Age Related Macular Degeneration 

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The central portion of the retina directly opposite the lens, is called the macula. It enables us to see fine detail and color.

In macular degeneration, the light – sensing cells of the macula malfunction and may over time cease to work. Macular degeneration occurs most often in people over 60yrs old, in which case it is called Age Related Macular Degeneration (ARMD). Less commonly are several hereditary forms  of macular degeneration, which usually  affect children or teen-agers.

 

With increased longevity worldwide, macular degeneration is the leading cause of  blindness. A study done by National Eye Institute  showed that one out of five people between the ages of  65 to 74. One of three people over age 75 in this country will suffer some visual impairment due to Macular Degeneration.

 

Macular Degenetation 1

 

What are the types of ARMD ?

The “dry ” form of ARMD  develops and progress slowly over a period of  5 – 10 years or longer. The less prevalent, “wet” type of   ARMD is characterized by the ingrowth of new blood vessels from the choroid. “Wet” ARMD progresses much more rapidly, over a period of weeks or months, and usually results in legal blindnessin in the central portion of the visual field.

 

How do you evaluate ARMD?

Clinical examination, coupled with fluorescein angiography, optical coherence tomography and in some cases, indocyanine green angiography are the tests useful in finding out the type of  ARMD, its prognosis and outcome.

 

If I develop “wet” or  “dry” ARMD in one eye, will it eventually affect the opposite eye?

Probably. The fellow eye is at high risk of following suit, but the timing can vary significantly from person to person.

 

What are the risk factors associated with ARMD ?

The strongest risk factors are :

  1. The incidence of all forms of ARMD rises steeply with advancing age. In one large study, ARMD increased from approximately 4% of individuals at 43 to 54 years of age, to 23% in those 75 years or older.
  2. Pigmentary changes in the macula is considered to be diagnostic of early atrophic ARMD.
  3. The incidence of both “wet” and “dry” ARMD is strongly correlated a history of smoking.The degree of risk is proportional to the amount of cigarette consumption.
  4. Genetic factors. Several studies have demonstrated a high rate of concordance in the development of ARMD among twins, particularly among identical twins. In family-based studies, the likelihood of developing ARMD is nearly 20 times higher if one or both parents have ARMD. It is highly likely that one or more gene alterations carried by the affected individual increase the susceptibility in his/her offspring.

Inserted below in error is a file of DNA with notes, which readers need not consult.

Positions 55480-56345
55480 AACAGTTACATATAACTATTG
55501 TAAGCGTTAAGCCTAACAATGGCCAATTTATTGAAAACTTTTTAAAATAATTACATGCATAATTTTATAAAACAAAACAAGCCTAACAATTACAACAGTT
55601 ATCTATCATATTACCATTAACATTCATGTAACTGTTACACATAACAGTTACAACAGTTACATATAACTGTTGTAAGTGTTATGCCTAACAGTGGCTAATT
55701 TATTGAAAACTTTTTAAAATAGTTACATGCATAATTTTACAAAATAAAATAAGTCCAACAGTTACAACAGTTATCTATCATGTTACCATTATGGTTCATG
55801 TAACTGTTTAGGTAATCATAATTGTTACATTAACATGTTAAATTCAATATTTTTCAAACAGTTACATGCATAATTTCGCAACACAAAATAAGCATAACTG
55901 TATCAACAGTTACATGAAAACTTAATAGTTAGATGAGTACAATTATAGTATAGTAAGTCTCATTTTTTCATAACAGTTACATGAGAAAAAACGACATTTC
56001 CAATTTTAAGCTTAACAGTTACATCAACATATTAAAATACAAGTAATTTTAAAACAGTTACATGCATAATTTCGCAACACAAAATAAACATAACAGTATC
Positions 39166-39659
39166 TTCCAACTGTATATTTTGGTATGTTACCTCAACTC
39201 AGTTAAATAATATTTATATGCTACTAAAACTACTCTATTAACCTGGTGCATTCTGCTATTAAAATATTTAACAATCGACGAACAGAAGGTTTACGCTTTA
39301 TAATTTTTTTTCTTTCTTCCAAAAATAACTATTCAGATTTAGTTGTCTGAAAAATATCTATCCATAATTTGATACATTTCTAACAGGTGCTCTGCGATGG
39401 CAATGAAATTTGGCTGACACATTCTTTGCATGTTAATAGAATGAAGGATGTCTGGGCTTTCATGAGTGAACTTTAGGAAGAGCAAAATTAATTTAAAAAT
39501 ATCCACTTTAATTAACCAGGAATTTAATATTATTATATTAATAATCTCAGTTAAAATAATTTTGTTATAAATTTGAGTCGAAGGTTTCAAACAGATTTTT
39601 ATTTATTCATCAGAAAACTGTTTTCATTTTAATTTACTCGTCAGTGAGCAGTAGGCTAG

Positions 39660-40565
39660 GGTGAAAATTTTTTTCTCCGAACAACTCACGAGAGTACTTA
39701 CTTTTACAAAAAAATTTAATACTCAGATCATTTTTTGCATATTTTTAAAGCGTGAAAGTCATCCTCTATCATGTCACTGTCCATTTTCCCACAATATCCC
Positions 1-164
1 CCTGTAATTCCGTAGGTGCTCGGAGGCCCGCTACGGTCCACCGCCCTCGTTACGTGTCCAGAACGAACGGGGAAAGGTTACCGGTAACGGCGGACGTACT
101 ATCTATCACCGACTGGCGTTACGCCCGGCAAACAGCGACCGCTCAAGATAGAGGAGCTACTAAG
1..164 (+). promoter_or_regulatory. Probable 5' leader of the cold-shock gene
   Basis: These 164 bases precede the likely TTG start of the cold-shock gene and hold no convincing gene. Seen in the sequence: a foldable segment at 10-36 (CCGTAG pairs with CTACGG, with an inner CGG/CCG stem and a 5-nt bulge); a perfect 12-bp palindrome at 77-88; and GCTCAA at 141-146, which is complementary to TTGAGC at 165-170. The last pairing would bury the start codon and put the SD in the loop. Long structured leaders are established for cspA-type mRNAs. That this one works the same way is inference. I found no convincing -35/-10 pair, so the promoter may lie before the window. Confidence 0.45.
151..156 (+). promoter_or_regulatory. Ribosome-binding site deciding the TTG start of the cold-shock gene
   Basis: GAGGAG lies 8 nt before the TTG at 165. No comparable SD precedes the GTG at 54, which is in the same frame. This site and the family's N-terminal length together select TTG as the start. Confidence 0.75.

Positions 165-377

How does diet influence macular degeneration ?

Several studies now indicate that diets rich in green  leafy vegetables, such as spinach, chard and mustard greens, can reduce the risk of ARMD. These and other vegetables are rich in certain pigments  known as carotenoids. Among these, lutein and zeaxanthin are two that are highly concentrated in the macula where they may have effects that protect RPE and / or retinal cells from injury caused by the formation of peroxides and other toxic  products of the visual cycle. Lutein and zeaxanthin are now widely available as dietary supplements ; however, their efficacy when consumed in this form has not been well studied.

 

Have vitamins and other nutritional supplements been shown to be effective as treatments for ARMD?

There have been at least five published trials that have tried to determine whether dietary supplements, such as vitamins A,C, E or zinc can arrest or prevent the development of ARMD.Thus far, the results from these small scale studies have not been encouraging. However, new data from a much larger study called the Age-Related Eye Disease Study (AREDS) indicates that dietary supplementation with 500 mg of vitamin C, 400IU of vitamin E, 15 milligrams of beta-carotene and 80 milligrams of zinc (as zinc oxide) can reduce the risk of developing advanced ARMD by approximately 25%.

 

What are the Treatments for Macular Degeneration ?

20 years back, laser photocoagulation was used for the first time to treat ARMD. For the last 5 years, newer treatments, which are more effective, are coming up. The most commonly applied clinical approach to Age Related Macular Degeneration  which in some cases can slow the progression of the disease, but does not restore already lost vision are variable. This is possible with special laser called Photodyanamic therapy. Injections like Lucentis, avastin and  newer drugs inside the eye is also possible.